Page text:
8. Negativity on social media: I made the mistake of tweeting that Twitter had gone from being positive to nasty. That was true. How I went about it was wrong, though. That was poor judgment on my part. To fix that, I am reverting to trying to be generally positive only on social media. I should know better.
  9. Entertainment: Some people still continue to lift us with their performances on social media. Two of my favorite performers are Patrick Stewart and Angela Hewitt. But many others have dropped off and have done less. I don’t fault anyone for doing that.
  10. Scarcity: the scarcity I’ve seen early has all subsided. That is good. Perhaps I am missing some of it, but the beans and the toilet paper and the rice have all returned to the shelves.
  11. Mood: my perception is that people seem to have gone from fearful and anxious to resigned.
  12. Making things: I am still making things, but not as much. It’s enough to do what I can some days just to get through the day.

Thanks for reading this. Here’s to better days.

 

Highlights and Ramblings (a newsletter, as such)


Here’s a list of  random items I’ve been stashing away while working from home in this time of social distancing and the pandemic. Initially my goal was to create a newsletter, and perhaps I still will create one. Most of the newsletters I get, though, read like blog posts. That’s fine. But then why do I need to create a newsletter, when I can just post here. Plus, it will save you another thing to deal with in your inbox. Read when you have nothing else to read.

  1. Privacy: It’s worrying to me that as people try to adapt to social distancing, tech companies continue to do things poorly. I am thinking of Yelp signing up restaurants for GoFundMe, Zoom selling people’s data, and other tech companies ostensibly tracking sick people using cellphone data. It’s hard to think about things such as privacy abuse with all the fear of the pandemic, but it’s something to not lose track of.
  2. Food suppliers: Before the pandemic, it was a given that pickers would migrate to wherever crops were ripe and pick them, Perhaps not anymore. After this crisis, I think the world is going to need to reconsider so many people they took for granted before, be it food pickers, grocery store clerks, or delivery people. I hope this would mean they would be taken better care of. Maybe they will be. Or maybe the push for automation will come on even stronger. We will see soon enough.
  3. Leadership: Impressed to see that the grocer HEB in the US reached out to Chinese grocers to help them deal with the pandemic. Smart. A case study in good business leadership.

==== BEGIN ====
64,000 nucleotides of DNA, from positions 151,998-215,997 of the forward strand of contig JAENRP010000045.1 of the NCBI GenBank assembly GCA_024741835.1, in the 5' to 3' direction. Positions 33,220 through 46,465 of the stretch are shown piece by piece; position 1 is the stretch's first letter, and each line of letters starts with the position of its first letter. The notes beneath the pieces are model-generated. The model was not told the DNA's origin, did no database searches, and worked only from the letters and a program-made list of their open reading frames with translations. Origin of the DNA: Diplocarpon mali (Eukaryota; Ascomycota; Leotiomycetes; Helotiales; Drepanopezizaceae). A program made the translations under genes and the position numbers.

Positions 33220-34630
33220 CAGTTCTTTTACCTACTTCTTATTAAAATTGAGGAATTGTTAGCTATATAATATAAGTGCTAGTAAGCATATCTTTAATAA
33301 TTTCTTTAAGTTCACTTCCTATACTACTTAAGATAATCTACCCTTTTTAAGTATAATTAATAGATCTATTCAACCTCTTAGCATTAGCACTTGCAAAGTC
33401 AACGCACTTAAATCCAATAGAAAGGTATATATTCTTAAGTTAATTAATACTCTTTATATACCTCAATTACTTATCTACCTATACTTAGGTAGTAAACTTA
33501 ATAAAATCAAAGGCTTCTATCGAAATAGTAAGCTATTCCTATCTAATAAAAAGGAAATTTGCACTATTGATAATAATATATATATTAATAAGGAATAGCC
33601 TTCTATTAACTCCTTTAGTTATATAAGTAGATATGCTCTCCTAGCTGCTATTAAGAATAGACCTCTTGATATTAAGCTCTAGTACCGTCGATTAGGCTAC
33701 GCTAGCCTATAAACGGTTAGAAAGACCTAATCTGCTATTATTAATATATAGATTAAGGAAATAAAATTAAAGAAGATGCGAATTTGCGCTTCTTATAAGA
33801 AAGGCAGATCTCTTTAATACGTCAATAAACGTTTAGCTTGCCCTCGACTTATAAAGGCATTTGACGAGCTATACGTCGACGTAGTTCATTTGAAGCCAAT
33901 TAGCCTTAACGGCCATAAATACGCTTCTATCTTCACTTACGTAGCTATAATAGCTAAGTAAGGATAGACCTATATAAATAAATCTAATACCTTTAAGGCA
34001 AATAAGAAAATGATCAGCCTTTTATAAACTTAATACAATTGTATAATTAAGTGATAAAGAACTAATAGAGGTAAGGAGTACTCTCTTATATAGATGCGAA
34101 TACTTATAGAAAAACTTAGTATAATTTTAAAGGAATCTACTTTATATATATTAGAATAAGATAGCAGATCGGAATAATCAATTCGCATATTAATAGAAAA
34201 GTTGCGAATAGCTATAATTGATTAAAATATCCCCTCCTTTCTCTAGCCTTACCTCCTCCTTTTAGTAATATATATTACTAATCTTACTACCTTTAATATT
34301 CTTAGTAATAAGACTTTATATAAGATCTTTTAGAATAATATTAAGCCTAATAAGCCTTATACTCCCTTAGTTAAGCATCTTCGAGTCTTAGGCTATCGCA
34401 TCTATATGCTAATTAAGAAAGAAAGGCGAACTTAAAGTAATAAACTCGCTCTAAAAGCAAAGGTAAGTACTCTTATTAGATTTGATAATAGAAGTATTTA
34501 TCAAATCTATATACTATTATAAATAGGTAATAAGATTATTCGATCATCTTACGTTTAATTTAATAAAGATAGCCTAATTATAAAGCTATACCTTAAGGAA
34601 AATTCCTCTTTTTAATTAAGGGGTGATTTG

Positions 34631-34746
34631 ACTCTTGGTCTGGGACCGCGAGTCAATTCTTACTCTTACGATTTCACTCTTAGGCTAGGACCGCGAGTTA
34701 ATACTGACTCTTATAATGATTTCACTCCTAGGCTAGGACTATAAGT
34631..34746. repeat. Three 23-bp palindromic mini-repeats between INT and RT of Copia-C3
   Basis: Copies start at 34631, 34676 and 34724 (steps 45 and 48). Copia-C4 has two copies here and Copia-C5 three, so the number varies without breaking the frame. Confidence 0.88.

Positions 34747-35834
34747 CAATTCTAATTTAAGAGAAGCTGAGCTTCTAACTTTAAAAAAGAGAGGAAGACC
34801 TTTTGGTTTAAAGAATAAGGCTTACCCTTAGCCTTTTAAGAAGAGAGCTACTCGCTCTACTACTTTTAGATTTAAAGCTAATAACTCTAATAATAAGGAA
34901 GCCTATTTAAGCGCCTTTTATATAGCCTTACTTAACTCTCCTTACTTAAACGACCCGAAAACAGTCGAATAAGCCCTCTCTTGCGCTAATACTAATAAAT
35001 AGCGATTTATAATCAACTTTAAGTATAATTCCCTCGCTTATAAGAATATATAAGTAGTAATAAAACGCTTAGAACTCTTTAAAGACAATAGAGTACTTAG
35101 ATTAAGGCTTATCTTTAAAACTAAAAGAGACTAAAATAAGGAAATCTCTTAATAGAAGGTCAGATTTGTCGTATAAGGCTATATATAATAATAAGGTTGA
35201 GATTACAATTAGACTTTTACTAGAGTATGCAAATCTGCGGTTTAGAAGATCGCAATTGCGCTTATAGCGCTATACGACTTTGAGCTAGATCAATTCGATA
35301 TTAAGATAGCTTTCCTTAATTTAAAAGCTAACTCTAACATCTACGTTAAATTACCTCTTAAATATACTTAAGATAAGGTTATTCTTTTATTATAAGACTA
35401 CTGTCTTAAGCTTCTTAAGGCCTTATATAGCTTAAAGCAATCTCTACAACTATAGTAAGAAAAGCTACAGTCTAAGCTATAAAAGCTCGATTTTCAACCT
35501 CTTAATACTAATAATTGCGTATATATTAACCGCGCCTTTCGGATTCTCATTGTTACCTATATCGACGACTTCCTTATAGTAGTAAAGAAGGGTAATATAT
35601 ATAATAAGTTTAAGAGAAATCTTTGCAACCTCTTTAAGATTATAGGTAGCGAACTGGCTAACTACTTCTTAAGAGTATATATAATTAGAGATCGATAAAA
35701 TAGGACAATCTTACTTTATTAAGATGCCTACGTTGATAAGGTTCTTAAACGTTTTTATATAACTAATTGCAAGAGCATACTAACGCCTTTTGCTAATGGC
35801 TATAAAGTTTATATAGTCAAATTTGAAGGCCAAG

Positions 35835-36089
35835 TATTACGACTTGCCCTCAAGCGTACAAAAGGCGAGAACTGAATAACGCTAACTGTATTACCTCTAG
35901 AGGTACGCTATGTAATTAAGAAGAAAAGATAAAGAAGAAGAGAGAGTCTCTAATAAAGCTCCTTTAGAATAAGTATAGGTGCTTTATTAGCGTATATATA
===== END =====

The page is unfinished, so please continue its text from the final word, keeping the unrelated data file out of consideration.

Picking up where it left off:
4. Leadership, pt 2: Trump continues to be Trump: a crisis has not altered who he is or how he acts. All I can say is from my vantage point in Toronto that all three levels of government are being effective. It surprised me by how governments can spring to life during a crisis. I haven’t recalled such strong action since the start of the Great Recession. Not something to take for granted.
  5. Entertainment: As entertainers lost venues, it was heartening to see them take to Instagram and other platforms to perform for us. From singers playing new records to actors like Patrick Stewart reading sonnets was a balm.
  6. Scarcity: it was and is a shock to see sections of the grocery store still empty. Eventually it will return, and toilet paper will go back to being a loss leader versus a scarce product.
  7. Fear: lots of people seem anxious and down, understandably. The efforts of people to deal with that has been a comfort.
  8. Making things: Also, since I seem to have more time, I made a zine, did some painting, wrote some python code to process KML.  Blogged, of course.
  9. Food: Like many  people, I am baking and cooking. I mean, what else can you do? I miss restaurants and cafes and bookstores, though. They feed me with more than food.
  10. Other things: I thought this was a good piece on parenthood: https://www.theschooloflife.com/thebookoflife/the-task-of-parenthood/.  Nicholson Baker followed me on Twitter. Whenever I have interactions with prominent people, I think: oh, I should get serious now and not look the fool. But it doesn’t last for long.